PTT Interface

A simple PTT Interface

 Most modern transceivers have a built in interface. These interfaces work well in digital modes, but seem to lack support in analog voice modes. A case in point is the Yaesu transceivers that only permit the use of their internal interface when the transmitters are set to “Digital Mode”.

Commercial external interfaces cost 100 Euro or more, depending on the additional futures. Due to the fact that most ham operators are on a limited budget, a homebrew approach is attractive. After examining various ways to interface the transceiver, it was found that the most practical way was using an Optocoupler via a COM port.

 The gain of using an Optocoupler in this project is obvious. First of all, the total number of components is reduced, and the electric isolation between the transceiver and the computer is achieved. Last but not least, the total cost of the interface is less than 5 Euro --quite a difference compared to the prices of the commercial interfaces available. The voltage swing on these lines is -12v/-5v through +12v/+5v, so a Optocoupler can handle quite nicely the negotiation between the rig and the computer.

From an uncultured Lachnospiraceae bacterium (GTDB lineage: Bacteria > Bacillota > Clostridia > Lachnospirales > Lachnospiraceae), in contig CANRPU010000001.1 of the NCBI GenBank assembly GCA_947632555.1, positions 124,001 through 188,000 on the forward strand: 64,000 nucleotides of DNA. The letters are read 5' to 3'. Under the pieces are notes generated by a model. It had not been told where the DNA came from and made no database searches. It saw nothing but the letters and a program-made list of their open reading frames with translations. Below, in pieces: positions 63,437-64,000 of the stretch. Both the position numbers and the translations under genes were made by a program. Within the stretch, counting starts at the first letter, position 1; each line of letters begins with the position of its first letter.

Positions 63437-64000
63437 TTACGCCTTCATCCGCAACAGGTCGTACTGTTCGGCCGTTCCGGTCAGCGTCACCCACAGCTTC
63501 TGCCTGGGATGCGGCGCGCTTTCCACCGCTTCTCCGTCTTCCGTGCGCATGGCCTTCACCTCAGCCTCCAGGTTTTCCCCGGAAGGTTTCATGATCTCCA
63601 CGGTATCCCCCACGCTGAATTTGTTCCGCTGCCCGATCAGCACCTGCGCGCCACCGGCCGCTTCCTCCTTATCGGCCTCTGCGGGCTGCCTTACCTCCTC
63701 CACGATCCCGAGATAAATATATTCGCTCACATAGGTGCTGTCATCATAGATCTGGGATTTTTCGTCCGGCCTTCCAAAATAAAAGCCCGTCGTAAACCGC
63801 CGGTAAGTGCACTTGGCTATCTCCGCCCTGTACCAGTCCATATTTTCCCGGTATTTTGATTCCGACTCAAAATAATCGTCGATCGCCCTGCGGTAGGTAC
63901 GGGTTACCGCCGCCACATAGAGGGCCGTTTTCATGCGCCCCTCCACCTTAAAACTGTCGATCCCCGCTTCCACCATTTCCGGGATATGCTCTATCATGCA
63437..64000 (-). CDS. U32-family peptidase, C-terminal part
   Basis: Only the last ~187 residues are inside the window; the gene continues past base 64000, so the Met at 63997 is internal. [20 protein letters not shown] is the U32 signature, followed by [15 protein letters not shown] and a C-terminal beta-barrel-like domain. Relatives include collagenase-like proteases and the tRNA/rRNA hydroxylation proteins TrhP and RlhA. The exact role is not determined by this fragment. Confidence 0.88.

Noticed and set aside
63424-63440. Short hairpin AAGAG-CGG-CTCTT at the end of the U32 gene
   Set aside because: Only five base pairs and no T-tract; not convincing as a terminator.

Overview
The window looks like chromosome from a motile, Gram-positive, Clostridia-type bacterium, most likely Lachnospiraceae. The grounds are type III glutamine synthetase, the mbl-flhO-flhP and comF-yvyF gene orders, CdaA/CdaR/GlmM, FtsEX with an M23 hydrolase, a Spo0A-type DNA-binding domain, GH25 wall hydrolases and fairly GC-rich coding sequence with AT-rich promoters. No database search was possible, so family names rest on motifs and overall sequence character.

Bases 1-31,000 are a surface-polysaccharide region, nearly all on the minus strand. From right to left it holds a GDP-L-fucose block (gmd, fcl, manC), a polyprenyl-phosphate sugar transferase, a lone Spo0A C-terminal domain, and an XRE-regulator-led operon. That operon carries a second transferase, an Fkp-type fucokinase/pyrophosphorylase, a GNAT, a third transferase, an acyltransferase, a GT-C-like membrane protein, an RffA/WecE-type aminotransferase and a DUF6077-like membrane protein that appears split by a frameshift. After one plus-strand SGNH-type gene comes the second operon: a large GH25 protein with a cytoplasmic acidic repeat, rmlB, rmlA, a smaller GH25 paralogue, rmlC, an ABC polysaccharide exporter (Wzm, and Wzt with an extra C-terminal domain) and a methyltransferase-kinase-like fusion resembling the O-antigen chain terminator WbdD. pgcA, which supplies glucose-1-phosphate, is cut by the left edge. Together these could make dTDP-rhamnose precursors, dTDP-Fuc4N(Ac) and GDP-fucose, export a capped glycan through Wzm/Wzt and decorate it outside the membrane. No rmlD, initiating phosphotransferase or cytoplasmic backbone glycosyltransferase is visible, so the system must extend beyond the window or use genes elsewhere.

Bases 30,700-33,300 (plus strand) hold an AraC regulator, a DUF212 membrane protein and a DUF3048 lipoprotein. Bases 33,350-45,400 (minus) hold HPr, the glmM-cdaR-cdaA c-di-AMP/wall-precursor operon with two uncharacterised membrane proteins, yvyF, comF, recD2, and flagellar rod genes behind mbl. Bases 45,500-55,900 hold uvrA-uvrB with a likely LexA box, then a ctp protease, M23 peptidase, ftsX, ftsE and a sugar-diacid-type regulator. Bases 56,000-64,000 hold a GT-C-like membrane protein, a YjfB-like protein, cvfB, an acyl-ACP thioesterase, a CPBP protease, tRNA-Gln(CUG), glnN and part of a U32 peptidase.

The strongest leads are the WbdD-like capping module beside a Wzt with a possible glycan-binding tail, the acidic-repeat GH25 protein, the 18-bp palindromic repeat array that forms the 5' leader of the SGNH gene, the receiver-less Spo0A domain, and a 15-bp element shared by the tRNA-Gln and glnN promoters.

The interface is needed so the computer can send a request to the transmitter to transmit or receive. The most practical method is via a serial COM port using the RTS or DTR lines. Through these lines the PTT (Push to Talk) on the transmitter is activated. The analog audio is passed from the sound card directly to the audio in of the transceiver by simple cable connection.


The circuit described below was made to connect the computer to the transmitter. It was designed as simple as possible to keep the number of components as low as possible.

As soon as the program activates the RTS line (or the DTR) the negative voltage of the line turns to positive. This makes the Led D1 as well as the Led in the Optocoupler U1 to light, making the emitter and the collector of the Optocoupler to conduct, thus giving the ground needed to the transmitter to TX.

The Led D1 is not necessary for the circuit to work but it is a very useful visual indication of the status of the interface. An upgrade to this simple interface was to replace the Led with a dual polarity Led. This way, instead of having the led light up on TX, the led is green on Stand by (RX) and turns Red on TX.                                                                                 






In most cases the simple interface will be adequate for typical amateur use. In our case it is not enough. The reason is quite simple: Myhna uses standard prerecorded messages for typical transmissions. What happens if it is required to send information that is not included in the standard messages?


A microphone override circuit is necessary. As soon the microphone is activated all audio from the computer is disabled and is shifted to the microphone for necessary manual operations. When the microphone PTT in deactivated the interface returns control to the program.